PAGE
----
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4. What challenges did you face going into production and how did you over come them?
– Or biggest challenge going into production was just time. We had a ridiculously tight schedule to shoot what was a relatively sprawling production over multiple locations. One night we were shooting on a beach, and it was cold, raining at points and because of that, filming was going very slowly but we had a LOT of script to cover. The biggest thing in that moment was really working out you truly will need in the final film and what you can do without. Can you combine shots? Cut shots completely? Pick up shots at a later date (which we did end up doing in a kids sandbox later on).

5. What type characteristics did you look for when gathering your production crew?
– I just like people who are egoless, hard working and are good at what they do. I love collaborating with teams and this experience only strengthened that resolve.

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6. Did you edit the film, why or why not?
– I edited the film, mainly because given the complexity of the story and the various stories within it, it was just going to be easier for me to do that than relay what I wanted to someone else. As a result, the edit came together pretty quickly although there were definitely some interesting editing problems to solve along the way, mainly from that one hellish shooting night on the beach.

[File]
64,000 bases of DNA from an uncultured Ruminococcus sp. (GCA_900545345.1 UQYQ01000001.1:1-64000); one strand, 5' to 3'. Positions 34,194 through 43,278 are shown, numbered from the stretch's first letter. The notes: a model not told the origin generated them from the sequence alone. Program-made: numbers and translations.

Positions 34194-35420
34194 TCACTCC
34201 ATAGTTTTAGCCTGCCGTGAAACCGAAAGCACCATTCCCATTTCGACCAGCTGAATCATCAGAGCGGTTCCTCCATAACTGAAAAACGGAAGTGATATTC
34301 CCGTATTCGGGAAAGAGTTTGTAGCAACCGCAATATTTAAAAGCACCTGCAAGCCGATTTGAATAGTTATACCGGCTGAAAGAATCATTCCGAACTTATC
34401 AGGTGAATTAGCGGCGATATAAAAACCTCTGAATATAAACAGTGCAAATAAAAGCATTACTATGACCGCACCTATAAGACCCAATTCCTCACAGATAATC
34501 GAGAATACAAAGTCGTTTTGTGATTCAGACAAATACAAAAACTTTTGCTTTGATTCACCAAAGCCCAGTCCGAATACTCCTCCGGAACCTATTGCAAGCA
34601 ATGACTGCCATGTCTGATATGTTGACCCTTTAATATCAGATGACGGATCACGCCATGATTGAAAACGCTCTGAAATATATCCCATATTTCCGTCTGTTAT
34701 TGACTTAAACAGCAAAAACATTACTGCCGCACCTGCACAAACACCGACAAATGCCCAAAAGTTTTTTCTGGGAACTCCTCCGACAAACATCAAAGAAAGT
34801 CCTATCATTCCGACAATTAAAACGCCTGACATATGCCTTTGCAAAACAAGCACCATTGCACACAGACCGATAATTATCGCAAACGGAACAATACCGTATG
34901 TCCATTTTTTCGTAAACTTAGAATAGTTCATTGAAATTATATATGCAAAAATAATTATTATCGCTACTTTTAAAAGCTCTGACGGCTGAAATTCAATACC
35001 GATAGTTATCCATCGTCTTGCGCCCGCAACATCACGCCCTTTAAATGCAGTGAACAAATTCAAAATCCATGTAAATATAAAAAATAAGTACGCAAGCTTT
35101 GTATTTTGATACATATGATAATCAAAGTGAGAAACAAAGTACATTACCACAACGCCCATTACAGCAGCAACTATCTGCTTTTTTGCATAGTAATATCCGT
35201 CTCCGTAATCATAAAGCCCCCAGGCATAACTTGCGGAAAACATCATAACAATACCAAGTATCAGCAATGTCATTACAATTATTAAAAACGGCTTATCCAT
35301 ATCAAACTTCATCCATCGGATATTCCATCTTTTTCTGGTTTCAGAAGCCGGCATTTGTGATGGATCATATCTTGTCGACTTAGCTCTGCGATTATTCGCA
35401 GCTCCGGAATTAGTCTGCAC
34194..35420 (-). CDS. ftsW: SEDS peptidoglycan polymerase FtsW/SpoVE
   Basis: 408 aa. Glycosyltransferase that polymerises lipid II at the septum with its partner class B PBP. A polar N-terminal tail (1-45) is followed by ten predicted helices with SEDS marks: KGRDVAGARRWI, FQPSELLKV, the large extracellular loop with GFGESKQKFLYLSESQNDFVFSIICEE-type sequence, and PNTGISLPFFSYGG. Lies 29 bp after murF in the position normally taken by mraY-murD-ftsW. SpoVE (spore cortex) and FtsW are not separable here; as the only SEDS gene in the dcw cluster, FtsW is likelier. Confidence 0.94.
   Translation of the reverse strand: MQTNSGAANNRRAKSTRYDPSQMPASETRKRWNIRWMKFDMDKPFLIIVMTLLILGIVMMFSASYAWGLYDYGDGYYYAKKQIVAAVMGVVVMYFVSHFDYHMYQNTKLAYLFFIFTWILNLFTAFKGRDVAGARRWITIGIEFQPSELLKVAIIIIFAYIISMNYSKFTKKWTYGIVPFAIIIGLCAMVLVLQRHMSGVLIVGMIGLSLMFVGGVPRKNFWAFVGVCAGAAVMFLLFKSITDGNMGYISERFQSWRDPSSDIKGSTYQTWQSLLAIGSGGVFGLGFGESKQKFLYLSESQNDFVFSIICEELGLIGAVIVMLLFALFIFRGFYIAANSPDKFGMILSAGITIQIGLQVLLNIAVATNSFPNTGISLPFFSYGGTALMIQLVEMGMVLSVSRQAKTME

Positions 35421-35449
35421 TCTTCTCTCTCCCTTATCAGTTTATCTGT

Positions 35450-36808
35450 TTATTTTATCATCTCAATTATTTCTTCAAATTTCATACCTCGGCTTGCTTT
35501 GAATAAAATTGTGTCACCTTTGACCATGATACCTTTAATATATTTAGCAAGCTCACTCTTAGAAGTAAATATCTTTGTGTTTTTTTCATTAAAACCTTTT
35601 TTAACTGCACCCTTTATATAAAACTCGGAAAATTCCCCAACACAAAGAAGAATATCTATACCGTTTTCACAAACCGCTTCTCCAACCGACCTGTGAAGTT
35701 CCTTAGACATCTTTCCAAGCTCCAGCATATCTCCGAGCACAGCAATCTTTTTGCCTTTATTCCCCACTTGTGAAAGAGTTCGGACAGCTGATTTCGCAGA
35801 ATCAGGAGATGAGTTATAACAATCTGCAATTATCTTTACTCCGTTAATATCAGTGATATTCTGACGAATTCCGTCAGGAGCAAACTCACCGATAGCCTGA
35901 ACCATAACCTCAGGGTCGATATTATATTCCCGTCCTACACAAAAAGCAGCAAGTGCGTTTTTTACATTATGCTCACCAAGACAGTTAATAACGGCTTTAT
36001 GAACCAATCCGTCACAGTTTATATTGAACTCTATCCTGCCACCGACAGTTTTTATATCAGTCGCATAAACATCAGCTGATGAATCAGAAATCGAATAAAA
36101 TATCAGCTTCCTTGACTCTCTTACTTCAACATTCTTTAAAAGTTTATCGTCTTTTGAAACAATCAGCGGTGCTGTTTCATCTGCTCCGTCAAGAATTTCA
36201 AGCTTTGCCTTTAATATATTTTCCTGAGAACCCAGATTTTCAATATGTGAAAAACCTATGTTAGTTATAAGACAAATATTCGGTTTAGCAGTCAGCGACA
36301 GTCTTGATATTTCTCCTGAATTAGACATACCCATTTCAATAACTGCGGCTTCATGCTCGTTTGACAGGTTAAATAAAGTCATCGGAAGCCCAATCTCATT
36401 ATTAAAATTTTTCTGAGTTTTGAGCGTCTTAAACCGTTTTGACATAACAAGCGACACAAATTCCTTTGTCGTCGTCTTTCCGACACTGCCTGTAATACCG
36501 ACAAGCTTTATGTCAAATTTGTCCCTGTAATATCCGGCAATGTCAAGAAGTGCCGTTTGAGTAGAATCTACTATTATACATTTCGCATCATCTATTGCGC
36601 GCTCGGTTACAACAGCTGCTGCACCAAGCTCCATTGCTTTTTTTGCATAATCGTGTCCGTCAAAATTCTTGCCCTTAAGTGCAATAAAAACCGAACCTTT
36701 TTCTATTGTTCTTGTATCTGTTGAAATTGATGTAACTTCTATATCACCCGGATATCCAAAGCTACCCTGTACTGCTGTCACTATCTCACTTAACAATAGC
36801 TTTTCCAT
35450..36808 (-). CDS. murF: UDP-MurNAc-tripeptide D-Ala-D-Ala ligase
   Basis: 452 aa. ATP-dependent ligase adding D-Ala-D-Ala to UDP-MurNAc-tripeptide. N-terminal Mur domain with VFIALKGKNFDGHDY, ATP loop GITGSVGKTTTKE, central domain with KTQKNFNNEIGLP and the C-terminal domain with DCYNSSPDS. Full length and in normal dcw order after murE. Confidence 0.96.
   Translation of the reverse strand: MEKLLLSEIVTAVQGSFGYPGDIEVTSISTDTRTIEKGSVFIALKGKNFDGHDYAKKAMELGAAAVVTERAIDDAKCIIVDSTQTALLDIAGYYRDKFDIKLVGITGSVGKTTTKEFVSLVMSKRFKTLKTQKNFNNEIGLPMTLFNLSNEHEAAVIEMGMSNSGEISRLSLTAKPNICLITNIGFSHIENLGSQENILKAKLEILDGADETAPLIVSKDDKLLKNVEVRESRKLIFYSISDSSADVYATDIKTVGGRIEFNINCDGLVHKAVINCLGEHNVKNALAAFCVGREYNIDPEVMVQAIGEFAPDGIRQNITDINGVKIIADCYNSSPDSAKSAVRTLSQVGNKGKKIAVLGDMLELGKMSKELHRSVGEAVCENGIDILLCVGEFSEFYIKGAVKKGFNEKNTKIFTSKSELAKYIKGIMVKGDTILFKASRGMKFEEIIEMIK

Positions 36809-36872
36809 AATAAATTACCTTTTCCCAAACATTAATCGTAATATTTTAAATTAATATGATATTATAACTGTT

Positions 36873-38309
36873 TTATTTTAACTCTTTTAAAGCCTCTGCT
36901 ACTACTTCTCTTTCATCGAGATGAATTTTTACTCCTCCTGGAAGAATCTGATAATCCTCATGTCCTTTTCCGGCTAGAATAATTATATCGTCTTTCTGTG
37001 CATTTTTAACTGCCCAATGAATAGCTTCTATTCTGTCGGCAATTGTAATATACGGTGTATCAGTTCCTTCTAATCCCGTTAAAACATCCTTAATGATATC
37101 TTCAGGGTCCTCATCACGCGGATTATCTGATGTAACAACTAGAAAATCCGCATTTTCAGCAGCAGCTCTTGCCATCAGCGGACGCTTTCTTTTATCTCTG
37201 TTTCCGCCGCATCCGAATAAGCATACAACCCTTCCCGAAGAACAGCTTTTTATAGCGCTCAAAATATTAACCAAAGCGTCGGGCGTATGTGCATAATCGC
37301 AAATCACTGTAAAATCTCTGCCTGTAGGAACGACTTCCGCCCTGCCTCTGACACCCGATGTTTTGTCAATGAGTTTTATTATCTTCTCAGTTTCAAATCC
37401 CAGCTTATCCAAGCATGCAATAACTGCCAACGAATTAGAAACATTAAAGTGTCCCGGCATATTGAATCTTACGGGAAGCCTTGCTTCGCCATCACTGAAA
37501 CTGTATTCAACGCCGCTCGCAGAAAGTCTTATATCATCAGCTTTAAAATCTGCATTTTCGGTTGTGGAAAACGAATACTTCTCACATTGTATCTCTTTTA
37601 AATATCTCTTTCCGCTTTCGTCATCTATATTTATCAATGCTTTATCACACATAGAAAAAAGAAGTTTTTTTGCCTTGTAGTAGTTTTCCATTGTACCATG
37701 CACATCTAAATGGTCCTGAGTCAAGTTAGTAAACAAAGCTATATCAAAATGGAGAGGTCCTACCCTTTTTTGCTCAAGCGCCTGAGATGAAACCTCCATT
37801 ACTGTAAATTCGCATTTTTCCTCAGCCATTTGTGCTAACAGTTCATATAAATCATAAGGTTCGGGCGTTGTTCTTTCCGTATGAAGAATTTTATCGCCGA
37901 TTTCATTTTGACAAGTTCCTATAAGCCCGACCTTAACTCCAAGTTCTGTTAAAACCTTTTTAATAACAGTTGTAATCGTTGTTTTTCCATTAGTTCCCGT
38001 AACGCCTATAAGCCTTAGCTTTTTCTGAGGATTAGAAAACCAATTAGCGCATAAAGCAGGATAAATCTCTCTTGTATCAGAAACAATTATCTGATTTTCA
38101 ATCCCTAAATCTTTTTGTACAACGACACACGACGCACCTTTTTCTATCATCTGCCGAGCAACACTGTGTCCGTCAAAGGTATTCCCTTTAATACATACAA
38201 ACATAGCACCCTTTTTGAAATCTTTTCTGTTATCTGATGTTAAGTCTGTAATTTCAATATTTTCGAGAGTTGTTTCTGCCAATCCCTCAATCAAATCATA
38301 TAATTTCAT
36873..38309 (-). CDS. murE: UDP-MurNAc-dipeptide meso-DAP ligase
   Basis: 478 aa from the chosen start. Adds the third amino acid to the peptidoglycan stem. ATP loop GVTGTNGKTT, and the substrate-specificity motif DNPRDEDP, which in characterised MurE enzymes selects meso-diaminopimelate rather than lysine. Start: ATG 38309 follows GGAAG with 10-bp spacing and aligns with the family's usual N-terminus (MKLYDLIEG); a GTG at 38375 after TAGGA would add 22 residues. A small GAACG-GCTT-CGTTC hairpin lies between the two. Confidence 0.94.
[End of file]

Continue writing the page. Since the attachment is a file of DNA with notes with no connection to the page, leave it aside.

7. What important lessons did you learn during the process of making this film?
– Collaborate. Be detailed. Take advice but also be firm in your convictions. And always have fun.


Thank you to Glenn, for taking the time to answer these questions. I wish him the best of luck on his film, it looks beautiful. The Red Valentine will be available online to share with the world sometime in the future -I can’t wait to see it. Be sure to keep up with Glenn on his twitter.

Screenshots curiosity of

Q&A: My Interview with You

The past few years I’ve blogged to an audience of two. I would mainly create posts for my high school best friend. She would text me asking me when I was going to write something new. I began to write about everything I was in to; Photography, editing, film making, books, traveling, God. Soon other friends and co-workers were reading, they would stop me in the halls and want to talk about what I wrote last night.